I find it interesting that Johnny Cash reminds you of skiing up north when for me it’s always listening to Willie Nelson–same experience but different songs. Isn’t it funny how that works?. Ring of Fire reminds me of our Ireland trip as does Robbie Williams of course. I can’t hear that song without laughing.

        Kerry, you & I made up for Elvis Costello when we saw him a few years ago at Summerfest.

        How fun—thanks for the post.


  4. Do you feel better getting your secret RS crush off your chest after 30 years? 😉 Speaking of, the opening chords of Smoke on the Water also should be on my list. And yes, the Elvis Costello concert at Summerfest was one of the best I’ve seen and such a fun night! Can’t wait to see your list!

  5. You are welcome for teaching you to love the Fab Four; also for the implosion therapy for grate phobia.
    AAACK!!! Smoke on the Water! Actually, I can play that bass line (sort of).
    Kerry, you forgot “Downtown” for your list. Not the Petula Clark version, but your own altered version, featuring the lyric, “Downtown where the lights are shining bright, visit your dentist at one o’clock.” Repeat 12 times, advancing one hour each verse. Repeatedly bend your right knee a la Elvis as you sing it as fast and as garbled as possible.
    My soundtrack, at least in part. It’s hard to choose just a few.
    –LOTS of big band music (my mother’s daughter). Learned to dance with her in the kitchen after dinner. Maybe that’s why the dishes never got done at our house. Oh well… Bonus points if anyone can name the whistler who performed with the Ted Weems Orchestra.
    –Echo Valley 2-6809 (Partridge Family) & Everyday People (Sly and the Family Stone): I got PF “Sound Magazine” from Mom & Dad and “S&FS Greatest Hits” from sister for 5th or 6th grade b-day. I was a confused youth. Still have both, play one more often than the other, you guess which.
    –Burning Down the House (Talking Heads): Listening to this and other THs’ songs throughout grad school and during breaks from studying for our comprehensive exams.
    –Make Me Yours (Paul Cebar and the R & B Cadets): Dancing and watching them at Century Hall after having a Centurion burger. MMM! Still miss that place & the R&B Cadets.
    –Life in Motion (Eye to Eye): Theb, daiquiris, purple “groin” cloths, dancing in the rain.
    –Just to Walk That Little Girl Home (Mink DeVille): Dancing with future hubby at a party upstairs from the Downer Theater.
    –Mr. Bob Dobolina (Del the Funky Homo Sapien): Made us laugh first time we heard it on a road trip. Every once in a while we hear a name with a great rhythm like BD and we sing it — and still laugh.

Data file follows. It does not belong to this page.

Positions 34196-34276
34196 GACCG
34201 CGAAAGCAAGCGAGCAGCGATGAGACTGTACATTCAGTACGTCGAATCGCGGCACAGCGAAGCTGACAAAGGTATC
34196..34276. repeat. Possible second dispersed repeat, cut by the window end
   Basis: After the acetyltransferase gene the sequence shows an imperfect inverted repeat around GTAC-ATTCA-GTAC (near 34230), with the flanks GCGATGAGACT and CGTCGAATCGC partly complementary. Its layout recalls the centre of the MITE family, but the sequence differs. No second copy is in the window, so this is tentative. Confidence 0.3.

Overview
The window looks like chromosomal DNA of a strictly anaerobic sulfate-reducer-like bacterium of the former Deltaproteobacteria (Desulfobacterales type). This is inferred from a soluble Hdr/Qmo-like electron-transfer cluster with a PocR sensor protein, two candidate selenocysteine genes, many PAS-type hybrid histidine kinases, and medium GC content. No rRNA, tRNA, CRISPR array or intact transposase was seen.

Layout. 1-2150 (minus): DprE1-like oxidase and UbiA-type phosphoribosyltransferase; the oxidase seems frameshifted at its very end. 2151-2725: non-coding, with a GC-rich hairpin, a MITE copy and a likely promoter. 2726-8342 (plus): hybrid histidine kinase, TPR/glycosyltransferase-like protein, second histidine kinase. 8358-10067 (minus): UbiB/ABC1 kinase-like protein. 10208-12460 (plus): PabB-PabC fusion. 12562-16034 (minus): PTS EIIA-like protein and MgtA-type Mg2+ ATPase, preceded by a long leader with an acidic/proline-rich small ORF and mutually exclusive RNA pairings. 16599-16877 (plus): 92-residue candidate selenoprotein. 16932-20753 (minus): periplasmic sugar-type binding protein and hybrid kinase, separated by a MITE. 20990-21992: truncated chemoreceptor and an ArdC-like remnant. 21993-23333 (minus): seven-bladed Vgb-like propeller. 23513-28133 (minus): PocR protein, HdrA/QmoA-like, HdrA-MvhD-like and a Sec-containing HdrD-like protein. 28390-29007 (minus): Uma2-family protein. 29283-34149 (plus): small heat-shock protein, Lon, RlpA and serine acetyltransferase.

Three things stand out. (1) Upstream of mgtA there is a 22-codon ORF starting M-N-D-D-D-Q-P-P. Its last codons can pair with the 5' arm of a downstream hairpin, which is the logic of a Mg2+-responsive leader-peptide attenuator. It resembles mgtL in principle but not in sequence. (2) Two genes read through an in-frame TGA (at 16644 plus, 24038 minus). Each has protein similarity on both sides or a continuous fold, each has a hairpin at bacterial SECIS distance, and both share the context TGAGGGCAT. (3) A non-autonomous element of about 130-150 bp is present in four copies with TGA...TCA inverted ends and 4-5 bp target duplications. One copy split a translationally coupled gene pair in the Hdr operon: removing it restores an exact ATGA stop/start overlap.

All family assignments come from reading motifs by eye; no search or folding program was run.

–When a Man Loves a Woman (Otis Redding): Our wedding song, per hubby’s request. I concurred.
    –Mack the Knife (Bobby Darin): Father/daughter dance at my wedding. My dance w/ Dad anytime.
    –Ka Uluwehi O Ke Kai (Hapa): Reminds me of family in HI and being at the beach.
    –Say Hey (Michael Franti & Spearhead): Laughing/crying with relief as hubby tried singing this after surgery, still whacky from the anesthesia. He doesn’t remember, but I do.

    • Great list, Chris! I actually considered Downtown for my list but I am not sure that I have an actual memory of singing this song or an implanted one from you and Mick. That said, I still have no idea what the actual words are to the song! When I am home, I want to hear the story of the purple “groin” clothes. Or maybe not!
      I hope your wrists are recovering well!

      • Thanks, Kerry. In PT now. OUCH!
        I can’t believe I didn’t add this one to my initial list… that’s what happens when I try to organize my thoughts at nearly 1 in the morning:
        “I’ve Just Seen a Face” (Sir Paul McCartney): Live at the stadium in sweltering heat this past summer. Great show and my favorite Beatles song.
        Some evening after refreshments, we’ll cue up “Life in Motion” and fill you in on PGC’s. Good times! There is photographic evidence in the form of hoe movies of you singing “Downtown” in the living room of the 55th Street house. Maybe we can find that, too.

  6. Since you are a Femmes fan, Doug wants you to know that his sister has been on & off friends with Brian Ritchie ever since 5th grade and Doug sold him a Fender Mustang bass, which he misses.

Leave a Reply

Fill in your details below or click an icon to log in: Logo

You are commenting using your account. Log Out /  Change )

Facebook photo

You are commenting using your Facebook account. Log Out /  Change )

Connecting to %s

This site uses Akismet to reduce spam. Learn how your comment data is processed.